By Amy Silverman
By Olivia LaVecchia
By Monica Alonzo and Stephen Lemons
By Chris Parker
By Michael Lacey
By Weston Phippen
Clouds of dust and grit in waves of wind the size of nightmares blew in across the lake bed, where water had not been an option for at least 1.8 million years, while the sun moved in so close that human life was barely able to survive. And that is very close. In front of three tanks I stood, a pillar of sweat at parade rest in the olive-drab regulation-issue infantry uniform of the Army, M-14 made of vulcanized rubber pointed at God, eyes forward and feet caked with newborn boot blisters that screamed to be babied, as a fleet of helicopters decided it was time to stop idling on the ground and, on some magical cue, rose into the air as one with all the death grace of a Mahler crescendo.
To my left, a straining man with a red face and a shaved head bent down to heave aside a sand-block barrier, allowing half of his ass to peek from his Army pants as the helicopters circled around to my right, low enough to spit at. A Jeep drove by containing a general, I snapped to attention for the 15th time, the soldier directly in front of me farted and, through a bullhorn, Tim Burton yelled "Cut!!" and everything in this godforsaken place, save for the dust and grit and wind, came to a halt.
God may indeed have forsaken this place, but Hollywood has not. That is where director Tim Burton--the man who gave you Batmans I and II, Ed Wood, Pee-wee's Big Adventure and Edward Scissorhands--is from. And, for five days of filming at roughly $100,000 per day, he has brought with him huge tents, mammoth props, multiple caterers, miles of cable, Michael J. Fox, Sarah Jessica Parker, lights, cameras, action, and hundreds of extras, one of whom is yours truly, in the clearly demanding role of "soldier."
The film is called Mars Attacks (Jack Nicholson is in there, too, but he apparently was not on call for this desert action), and the location is Red Lake, a Cenozoic hellhole 35 miles north of Kingman that looks to me like a really wonderful place to die an agonizing death, but is an ideal place for the Martians in this movie to land.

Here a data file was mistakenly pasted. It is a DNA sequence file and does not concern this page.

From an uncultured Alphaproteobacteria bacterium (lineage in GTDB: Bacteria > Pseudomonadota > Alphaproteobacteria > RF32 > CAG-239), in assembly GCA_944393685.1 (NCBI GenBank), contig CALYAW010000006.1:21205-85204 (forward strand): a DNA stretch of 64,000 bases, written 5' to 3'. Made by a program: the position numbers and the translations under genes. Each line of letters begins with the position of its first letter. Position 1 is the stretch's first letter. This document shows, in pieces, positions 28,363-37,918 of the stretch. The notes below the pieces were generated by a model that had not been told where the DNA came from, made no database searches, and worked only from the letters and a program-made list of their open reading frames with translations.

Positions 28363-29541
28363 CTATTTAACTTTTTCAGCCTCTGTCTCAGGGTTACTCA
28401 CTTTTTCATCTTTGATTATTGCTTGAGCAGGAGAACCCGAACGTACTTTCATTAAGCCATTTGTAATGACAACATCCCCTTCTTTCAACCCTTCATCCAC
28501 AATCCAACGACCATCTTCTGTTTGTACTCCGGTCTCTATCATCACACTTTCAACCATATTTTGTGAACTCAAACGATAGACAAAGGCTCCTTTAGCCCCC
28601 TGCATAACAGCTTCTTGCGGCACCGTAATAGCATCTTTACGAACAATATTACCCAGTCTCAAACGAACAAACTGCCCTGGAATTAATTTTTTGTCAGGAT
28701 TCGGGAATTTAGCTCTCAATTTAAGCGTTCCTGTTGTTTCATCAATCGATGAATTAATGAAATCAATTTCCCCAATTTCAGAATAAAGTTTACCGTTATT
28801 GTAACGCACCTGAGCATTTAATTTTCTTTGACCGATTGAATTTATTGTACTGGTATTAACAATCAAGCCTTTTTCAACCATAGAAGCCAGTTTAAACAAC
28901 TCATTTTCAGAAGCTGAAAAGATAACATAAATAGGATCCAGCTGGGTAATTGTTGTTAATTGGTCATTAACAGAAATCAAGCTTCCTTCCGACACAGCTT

Now we can back up.
I had to be at Kingman's Mohave County Fairgrounds at 5:30 in the morning. I left the Silver Queen Motel cursing the wake-up call that had come at 5:02 instead of 5:00 sharp--what was wrong with these people? I had to make it to the set, fer Chrissakes.
I found the grounds, got in line with what I could only assume were a bunch of locals, people who didn't have anything better to do for the week.
Older guys, bleary and unshaven, retired couples with plaid thermoses, teenage girls, the kind you see at county fairs trying to clutch their boyfriends' tattooed arms and hold bouffants of cotton candy and cups of beer they're too young to drink, all at the same time. One devilish rogue swaggered in, obviously Kingman's answer to Mickey Rourke, hair slicked back, Hawaiian shirt halfway unbuttoned, unlighted cigarette dangling from his mouth. He made a noticeable point of theatrically sizing up the county fair girls, nodding and leering his approval. At least I noticed it.
I got my acting assignment and I got on the bus. Next to me sat a fellow extra, retired, friendly, blue-eyed Richard, last seen installing countertops in offices throughout the Pacific Northwest. Richard, a two-day shooting veteran, supplied me with valuable insider's knowledge:
"I'm a cameraman. They give me a big phony news camera, but some people get real ones. They've got a girl who's dressed up in a little Martian outfit, but there's no spaceship. It's a long day, but they feed you real good; we had chicken yesterday. It was a nice lunch. Nicholson's not here, but I think they've got Michael J. Fox. Some of the old-timers in town told me a spaceship actually did crash in Red Lake, right before Roswell. You know about Roswell?"
I imagined that most of us on that bus had a secret Hollywood dream or two; as we bumped down a dirt road with Sade crooning from the radio speakers, Richard revealed his.